anchored_outdoors_fireweed

By Amanda Godin:

Fireweed. An unforgettable, tall and majestic plant. Admired for its magenta colored blooms that cascade across hills, meadows, roadsides and forest edges. As a resilient plant that thrives in poor soil conditions, fireweed is often a symbol of new life. Woodlands that have been devastated by forest fire experience a rebirth beginning with this magnificent plant, which is how it got its name. Fireweed roots are an intricate web that not only allow for successful propagation, but also work to stabilize and improve soil conditions allowing for regrowth of plants and trees. It plays an important role in the ecological hierarchy and revegetation in the boreal forest. 

Fireweed grows in colonies residing throughout the temperate northern hemisphere including some areas in the boreal forests. It is prevalent here in Alaska, Yukon and parts of California. The plant grows tall, with robust green leaves that are long and narrow. Growing up to 8 feet tall, its tip displays vibrant magenta colored blooms, with occasional white or purple hue variations. It blossoms from bottom to top, and for locals, predicts the coming of fall and winter once the flowers have exhausted. When fireweed has completed its blooming cycle, long reddish colored seed pods of white fluff burst open, releasing up to 80,000 seeds per plant.

I cherish this plant for many reasons. It provides food, medicine and twine. I turn to it many times throughout the year. It has a high nutritional value, can be made into tea, eaten raw or cooked, and made into jelly, topical creams or balms.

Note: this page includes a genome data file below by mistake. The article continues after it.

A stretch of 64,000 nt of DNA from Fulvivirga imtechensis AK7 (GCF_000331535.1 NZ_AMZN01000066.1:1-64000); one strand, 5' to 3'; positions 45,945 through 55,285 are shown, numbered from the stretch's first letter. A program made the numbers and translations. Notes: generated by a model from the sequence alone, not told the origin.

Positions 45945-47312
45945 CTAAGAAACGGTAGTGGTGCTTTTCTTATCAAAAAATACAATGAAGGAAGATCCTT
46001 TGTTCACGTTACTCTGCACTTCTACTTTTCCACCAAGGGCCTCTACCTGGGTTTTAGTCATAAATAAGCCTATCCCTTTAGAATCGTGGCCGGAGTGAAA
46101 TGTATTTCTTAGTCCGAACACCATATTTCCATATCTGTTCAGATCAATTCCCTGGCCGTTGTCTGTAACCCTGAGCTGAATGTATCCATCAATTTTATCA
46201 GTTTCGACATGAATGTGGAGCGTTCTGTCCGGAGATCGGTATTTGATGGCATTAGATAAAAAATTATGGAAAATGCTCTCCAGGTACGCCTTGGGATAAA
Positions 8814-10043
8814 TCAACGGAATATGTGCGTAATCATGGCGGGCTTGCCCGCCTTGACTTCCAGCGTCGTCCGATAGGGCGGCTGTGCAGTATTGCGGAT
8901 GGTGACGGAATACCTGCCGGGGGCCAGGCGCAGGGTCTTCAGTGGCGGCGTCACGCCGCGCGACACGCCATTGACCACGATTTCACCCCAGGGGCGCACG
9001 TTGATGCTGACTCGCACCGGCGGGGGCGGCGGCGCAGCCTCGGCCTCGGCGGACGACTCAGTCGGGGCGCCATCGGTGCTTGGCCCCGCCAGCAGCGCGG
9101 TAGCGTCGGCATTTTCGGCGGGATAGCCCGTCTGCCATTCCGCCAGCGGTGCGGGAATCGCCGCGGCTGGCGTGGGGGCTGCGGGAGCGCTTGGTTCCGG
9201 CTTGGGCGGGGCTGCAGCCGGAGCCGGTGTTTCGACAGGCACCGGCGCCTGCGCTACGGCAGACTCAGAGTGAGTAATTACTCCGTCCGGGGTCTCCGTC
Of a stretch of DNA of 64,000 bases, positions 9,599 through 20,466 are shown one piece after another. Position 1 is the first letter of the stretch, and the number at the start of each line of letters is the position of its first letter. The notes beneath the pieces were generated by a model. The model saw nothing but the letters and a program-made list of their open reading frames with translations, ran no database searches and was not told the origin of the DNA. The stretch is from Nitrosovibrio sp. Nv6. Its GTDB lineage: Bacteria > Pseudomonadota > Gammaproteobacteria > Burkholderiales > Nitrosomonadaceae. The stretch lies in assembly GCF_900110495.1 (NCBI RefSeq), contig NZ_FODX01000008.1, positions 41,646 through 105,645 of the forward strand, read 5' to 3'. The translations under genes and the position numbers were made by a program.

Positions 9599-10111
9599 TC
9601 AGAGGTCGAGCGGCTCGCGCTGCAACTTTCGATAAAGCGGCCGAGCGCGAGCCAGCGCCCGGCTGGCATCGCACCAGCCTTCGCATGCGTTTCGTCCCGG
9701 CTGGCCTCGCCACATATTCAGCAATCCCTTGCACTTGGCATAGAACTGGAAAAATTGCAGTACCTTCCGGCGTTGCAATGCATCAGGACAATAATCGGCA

One of my all-time favorite things about fireweed is eating the tender spring shoots that erupt from the soil after a long, cold, dark winter bringing with it the first signs of spring. The days start to become longer, and the mid-day sunshine feels a little bit warmer. The sound of birds and life return to the last frontier. Spring fireweed shoots are tender and reddish in color. The best time to pick them is when they are about six inches tall, they should snap off easy at the bottom of the stem. The stem is the tastiest part, so you want to make sure you get all of it. As the plant grows taller it becomes more bitter in taste and chewy in texture. These young fireweed shoots have a delightful asparagus flavor that can be eaten raw, sautéed or simmered in soups and stews. They make an excellent side dish or meal on its own. Fireweed is nutrient-rich in vitamins A and C. 

If you have access to early spring fireweed shoots, I have an easy and healthy recipe for you. You can identify the early fireweed shoots by looking for slender reddish colored stalks roughly six inches tall with pointy long leaves. Fireweed grows in colonies so you will be able to easily spot a patch of new shoots. You will see patches of them popping up like spring crocuses. Since they can be eaten raw I like to graze on them as I harvest. I will sometimes pick the bigger leaves off and eat the tender stalks. Once you have gathered your desired amount, take some cooking oil, pinch of salt and pepper and sauté on medium-low heat. These young shoots truly are a treat, so you don’t have to do much to season them. Once you have reached desired tenderness serve immediately, I like to pair it with my catch of the day. Remember when gathering to have fun with it. Most of the enjoyment comes with being outside and connecting with nature while gathering wild food.